Two weeks ago I met my friend at London Bridge Station so that we could find and catch a train to Margate. We thought this was the most logical place to start; that trains departed London like the spokes of a wheel. After all, if I wanted to go to, say, Southend in Essex I wouldn't expect the trains to depart from Marylebone, or to Penzance from Kings Cross.
We bought our tickets but couldn't see Margate on the destination board. We were advised we'd have to change at Ramsgate and to use the back four coaches. Thinking this was normal we settled down for our journey and admired the countryside, wondering when we'd get to see the coastline. But the train took us via Ashford and Canterbury to Ramsgate where we picked up another train bound for London. Eh?! It turns out that if you want to go to the northeast tip of Kent the direct trains along the north coast leave from Victoria! Live and learn.
Had I seen Portillo's railway journey about the area, which was on TV last week and alas too late for this trip, I would have been better informed.
Anyway, we got there. And what a lovely town.
On exiting the station we were greeted by a fabulous old ghostsign advertising Dominion Motor Spirit, which I assume was some kind of oil. Crossing the road into Marine Terrace I was in heaven sitting in and photographing the Edwardian seating terrace (a similar one round the other side of the headland is in a sad state, fenced off and crumbling away). We had a wander on the gorgeous sandy beach, surely a contender for the finest sand in the UK, a paddle in the very cold sea, and then went for the obligatory seaside meal of fish and chips.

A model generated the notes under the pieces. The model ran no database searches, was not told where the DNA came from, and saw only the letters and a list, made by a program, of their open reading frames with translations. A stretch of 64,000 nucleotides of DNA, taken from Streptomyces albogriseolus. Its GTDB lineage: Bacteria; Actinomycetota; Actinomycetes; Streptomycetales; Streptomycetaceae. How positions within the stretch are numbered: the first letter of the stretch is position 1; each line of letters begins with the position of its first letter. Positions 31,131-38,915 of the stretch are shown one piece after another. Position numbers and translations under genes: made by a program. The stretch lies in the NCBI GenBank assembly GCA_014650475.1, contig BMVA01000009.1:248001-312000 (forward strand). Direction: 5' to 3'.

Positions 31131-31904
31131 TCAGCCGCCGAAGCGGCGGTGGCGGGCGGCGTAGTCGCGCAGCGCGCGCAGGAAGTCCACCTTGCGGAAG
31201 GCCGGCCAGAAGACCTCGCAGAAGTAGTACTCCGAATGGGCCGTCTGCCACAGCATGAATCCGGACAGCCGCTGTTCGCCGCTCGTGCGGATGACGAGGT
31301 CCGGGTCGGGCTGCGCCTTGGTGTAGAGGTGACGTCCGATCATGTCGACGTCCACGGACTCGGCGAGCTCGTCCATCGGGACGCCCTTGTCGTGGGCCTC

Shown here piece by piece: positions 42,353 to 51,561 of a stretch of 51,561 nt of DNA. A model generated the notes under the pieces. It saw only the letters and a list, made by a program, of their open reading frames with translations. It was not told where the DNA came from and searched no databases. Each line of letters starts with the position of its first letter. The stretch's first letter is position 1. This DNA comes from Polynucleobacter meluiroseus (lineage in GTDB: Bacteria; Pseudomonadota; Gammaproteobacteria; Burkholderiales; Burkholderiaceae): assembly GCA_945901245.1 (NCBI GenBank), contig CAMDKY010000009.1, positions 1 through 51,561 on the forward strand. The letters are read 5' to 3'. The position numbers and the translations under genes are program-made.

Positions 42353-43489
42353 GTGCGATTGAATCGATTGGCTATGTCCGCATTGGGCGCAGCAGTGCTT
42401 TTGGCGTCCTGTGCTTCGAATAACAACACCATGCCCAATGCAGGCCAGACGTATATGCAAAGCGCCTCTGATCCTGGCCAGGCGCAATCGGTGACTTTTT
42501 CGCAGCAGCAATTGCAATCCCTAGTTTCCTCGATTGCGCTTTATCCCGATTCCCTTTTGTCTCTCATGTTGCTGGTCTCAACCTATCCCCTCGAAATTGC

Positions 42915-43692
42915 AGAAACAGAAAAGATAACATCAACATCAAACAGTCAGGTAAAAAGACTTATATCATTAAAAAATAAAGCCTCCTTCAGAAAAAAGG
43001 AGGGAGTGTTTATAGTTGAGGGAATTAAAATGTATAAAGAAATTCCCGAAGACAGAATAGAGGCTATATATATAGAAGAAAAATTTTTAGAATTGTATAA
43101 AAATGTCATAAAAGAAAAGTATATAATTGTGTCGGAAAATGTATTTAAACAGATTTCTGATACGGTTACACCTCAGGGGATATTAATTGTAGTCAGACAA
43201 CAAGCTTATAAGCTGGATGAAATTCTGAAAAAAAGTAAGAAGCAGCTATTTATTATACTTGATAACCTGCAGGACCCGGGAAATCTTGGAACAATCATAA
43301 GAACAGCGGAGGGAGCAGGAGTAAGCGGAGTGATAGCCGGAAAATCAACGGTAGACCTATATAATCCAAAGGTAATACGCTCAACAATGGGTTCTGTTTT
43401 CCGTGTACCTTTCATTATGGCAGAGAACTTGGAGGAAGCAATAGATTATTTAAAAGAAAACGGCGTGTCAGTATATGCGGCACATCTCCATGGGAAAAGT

Margate, having fallen out of favour with holiday-makers over the past four decades has become a treasure chest of architectural delights for people like me. The streets, especially in the old town and along Northdown Road, are jam-packed with old shop signs, curved glass and island windows, hand-painted and hand-carved signs, mosaics and tiles, and lots more besides. Many of these lovely shops are now owned by second-hand and antique dealers. It was hard not to go inside every one.
The streets were so absorbing that we only just managed to get to the shell grotto before it closed at 5pm, and what a treat – I had no idea the place was so extensive and the work was so fine. Amazing that no one knows who created it and why.
Our last few hours were spent chatting to locals supping very fine beers at The Lifeboat, the local ale and cider pub, near Market Square – highly recommended. We'd have stayed longer had the trains been more frequent and faster (there's only one 'fast' train an hour in the evenings which takes approx 130 minutes). We only just caught 8.15 (to Victoria!) and finally saw the coastline with the sky glowing pink as the sun set on our great day out.
I can't believe it's taken me 30 years to return to Margate – I must go again soon, and for longer, perhaps a couple of days.
I also took lots of photos of the beautiful coastline, the grotto, Thanet wind farm and other local landmarks such as the clocktower, the old Lido, the entrance to Dreamland and that hideous modern tower of flats – find some of them here.